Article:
Ready to roll? Preparing for the motorhome season ahead


The UK’s roadmap out of COVID lockdown hits a landmark point for motorhome owners on 12 April. With campsites throwing open their gates to only ‘self-sufficient’ visitors, Wrapper takes a look at what you can expect from the start to an unusual season, and offers some tips on making sure you’re ready to hit the road again…

On the road again: Checks for bringing your motorhome out of storage

If you did a thorough job of getting your motorhome ready for the winter, getting back on the road again should be a straightforward and drama-free undertaking. But whether your motorhome has been parked up on your property all winter or has spent lockdown in a storage facility, there are a few checks you’ll need to do to make sure it’s in tip-top condition for your first road trip of 2021. The last thing you want, now you’ve finally been
granted some freedom, is to rock up on-site for the first time in a year and discover your water pipes are cracked and the mice have been at your awning.

With that in mind, here’s a quick checklist of the things you’ll need to give the once-over before you even think about booking your first pitch.

  • Check for cracks on the bodywork (including the roof) and make any necessary repairs
  • Check all sealant is intact
  • Check all windows for cracks, and look out for signs of calcification
  • Check vents, doors and air conditioners for cracks
  • Check for signs of damp – watermarks, mould, or a strange, musty smell are tell-tale signs
  • Open all doors, windows and sky lights to give your motorhome a good airing
  • Check all tyres thoroughly. Blowouts are a common cause of accidents, so check for signs of bulging, cracking and low tread depth. Check the sidewalls for signs of UV degradation too, and finally check your tyre pressure and top up as necessary
  • Check the inside of your motorhome for signs of insect or rodent activity (remember: they like small spaces, so be sure to check all cupboards and areas where cables could provide an entry point to those unseen corners)
  • Carry out a good spring clean, including washing all cushions, curtains and bedding
  • Check the battery (as well as your spare)
  • Reconnect the water supply and check the plumbing is working. Look out for any cracked pipes, and check all pumps and valves are working properly
  • Clean the water pipes, water heaters and water tank, then rinse and refill
  • Check your gas cylinders and test equipment. Check for leaks from your cylinder before connecting the supply and testing the equipment that runs off it, e.g. refrigerator and cooker
  • Check the generator. If you have trouble starting it, try topping up the fuel and checking the oil level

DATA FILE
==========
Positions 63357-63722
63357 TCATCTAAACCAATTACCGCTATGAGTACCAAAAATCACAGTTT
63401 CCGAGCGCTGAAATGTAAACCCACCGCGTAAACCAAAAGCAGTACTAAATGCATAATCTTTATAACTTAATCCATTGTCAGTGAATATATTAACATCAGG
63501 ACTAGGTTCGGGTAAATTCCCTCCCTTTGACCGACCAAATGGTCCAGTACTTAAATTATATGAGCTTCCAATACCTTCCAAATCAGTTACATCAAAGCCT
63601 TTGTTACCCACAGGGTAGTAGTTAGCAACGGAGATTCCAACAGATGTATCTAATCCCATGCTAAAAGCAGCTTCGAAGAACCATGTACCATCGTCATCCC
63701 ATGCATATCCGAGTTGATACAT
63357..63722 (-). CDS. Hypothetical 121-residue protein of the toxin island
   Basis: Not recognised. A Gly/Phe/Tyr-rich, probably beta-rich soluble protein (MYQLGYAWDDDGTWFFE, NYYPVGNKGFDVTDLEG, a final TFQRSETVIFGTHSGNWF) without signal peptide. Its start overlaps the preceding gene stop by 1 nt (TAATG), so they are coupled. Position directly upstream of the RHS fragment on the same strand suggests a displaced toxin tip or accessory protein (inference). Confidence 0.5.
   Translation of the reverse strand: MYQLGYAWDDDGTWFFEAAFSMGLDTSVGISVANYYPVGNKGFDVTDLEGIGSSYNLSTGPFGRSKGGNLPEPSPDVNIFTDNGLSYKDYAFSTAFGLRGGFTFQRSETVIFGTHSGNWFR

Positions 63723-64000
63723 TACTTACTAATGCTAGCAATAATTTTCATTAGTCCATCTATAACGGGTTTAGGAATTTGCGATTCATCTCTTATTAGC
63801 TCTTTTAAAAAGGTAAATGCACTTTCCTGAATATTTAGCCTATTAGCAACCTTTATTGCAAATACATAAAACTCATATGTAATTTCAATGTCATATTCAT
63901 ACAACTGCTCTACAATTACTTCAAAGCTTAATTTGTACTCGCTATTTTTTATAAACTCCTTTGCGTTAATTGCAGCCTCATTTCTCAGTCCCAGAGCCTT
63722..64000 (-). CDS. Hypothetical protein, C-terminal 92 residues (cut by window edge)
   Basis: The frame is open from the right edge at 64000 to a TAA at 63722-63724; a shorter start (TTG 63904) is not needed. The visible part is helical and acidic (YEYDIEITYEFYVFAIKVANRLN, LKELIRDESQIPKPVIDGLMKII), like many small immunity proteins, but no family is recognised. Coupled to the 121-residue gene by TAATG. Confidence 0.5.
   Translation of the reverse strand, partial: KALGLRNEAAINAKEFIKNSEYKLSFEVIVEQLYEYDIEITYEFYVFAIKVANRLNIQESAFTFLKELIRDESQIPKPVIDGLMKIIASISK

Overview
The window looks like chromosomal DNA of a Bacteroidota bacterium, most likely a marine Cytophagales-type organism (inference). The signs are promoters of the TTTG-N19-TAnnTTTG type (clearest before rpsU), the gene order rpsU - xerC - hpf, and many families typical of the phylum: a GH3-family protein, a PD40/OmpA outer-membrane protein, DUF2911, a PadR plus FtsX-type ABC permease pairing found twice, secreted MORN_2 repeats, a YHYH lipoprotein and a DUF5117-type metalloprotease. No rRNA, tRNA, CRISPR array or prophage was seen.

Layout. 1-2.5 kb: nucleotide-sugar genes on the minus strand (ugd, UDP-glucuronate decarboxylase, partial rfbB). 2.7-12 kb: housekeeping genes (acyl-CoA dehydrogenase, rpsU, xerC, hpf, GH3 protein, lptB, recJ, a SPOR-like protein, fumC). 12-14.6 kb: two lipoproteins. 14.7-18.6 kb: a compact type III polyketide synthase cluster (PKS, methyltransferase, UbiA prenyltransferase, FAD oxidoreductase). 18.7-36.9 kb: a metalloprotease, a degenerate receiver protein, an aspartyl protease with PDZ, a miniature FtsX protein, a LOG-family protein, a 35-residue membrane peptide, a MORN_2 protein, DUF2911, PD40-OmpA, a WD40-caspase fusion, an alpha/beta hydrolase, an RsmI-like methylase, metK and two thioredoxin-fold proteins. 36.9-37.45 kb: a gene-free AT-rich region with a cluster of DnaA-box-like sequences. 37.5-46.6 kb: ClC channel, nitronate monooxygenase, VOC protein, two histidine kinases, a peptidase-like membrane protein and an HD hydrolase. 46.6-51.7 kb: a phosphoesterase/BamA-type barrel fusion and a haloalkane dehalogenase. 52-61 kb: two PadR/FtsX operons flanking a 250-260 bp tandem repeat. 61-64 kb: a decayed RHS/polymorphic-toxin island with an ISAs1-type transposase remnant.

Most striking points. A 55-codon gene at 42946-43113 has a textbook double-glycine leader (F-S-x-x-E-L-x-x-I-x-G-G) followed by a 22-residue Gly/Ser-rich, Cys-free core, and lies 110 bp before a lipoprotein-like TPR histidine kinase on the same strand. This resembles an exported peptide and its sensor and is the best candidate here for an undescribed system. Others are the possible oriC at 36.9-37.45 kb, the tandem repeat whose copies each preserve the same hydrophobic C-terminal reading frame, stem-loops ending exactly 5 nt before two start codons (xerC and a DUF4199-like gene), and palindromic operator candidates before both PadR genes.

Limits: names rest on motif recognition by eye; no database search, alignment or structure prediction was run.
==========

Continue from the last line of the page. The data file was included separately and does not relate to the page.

• Check your awning for mould, tears and holes
  • Check oil and coolant pressure, and make sure wiper blades are in good working order
  • Check your road tax and insurance are in place and up to date 

Book your motorhome site early

As a motorhome owner, you’re possibly feeling pretty smug at the minute. You’re among the lucky, self-sufficient few who can go on holiday between now and when hotels and other shared accommodation providers are allowed to open on 17 May. And while that’s great news in terms of being able to get away from it all, it does mean that there’s likely to be a mad dash to snap up pitches, on sites that are operating with reduced capacity. You’re going to need to book early to avoid disappointment. This is likely to be the case for the rest of the season, as travel abroad remains restricted and anyone wanting a holiday is forced to book a staycation. Be aware that not all sites will be open until a bit later in the season, and this will have a further impact on availability.

Those sites that are opening from 12 April will have different coronavirus-related restrictions in place, which makes some a more popular choice than others – make sure you know what on-site facilities you can’t do without before you begin your search. Access to shared facilities and communal areas will be limited at some sites, and non-existent at others, and it’s fair to assume that sites granting access to shower blocks are likely to book
up fast. The Camping and Caravanning Club, for instance, is initially opening all its sites without facility blocks, meaning no access to on-site toilets, showers, dishwashing areas or laundries until 17 May. You’ll need to be fully self-sufficient if you want to park up at one of those sites at the start of the season.

The Caravan and Motorhome Club will be opening its sites in England from 12 April and will be allowing access to toilets and shared washing and cleaning areas, but again, there won’t be access to showers. The club’s sites in Wales will open from 12 April, but with no indoor shared facilities (including toilets) available, and sites in Scotland won’t open until 26 April, with as yet no guidance on the availability of communal areas and shared facilities.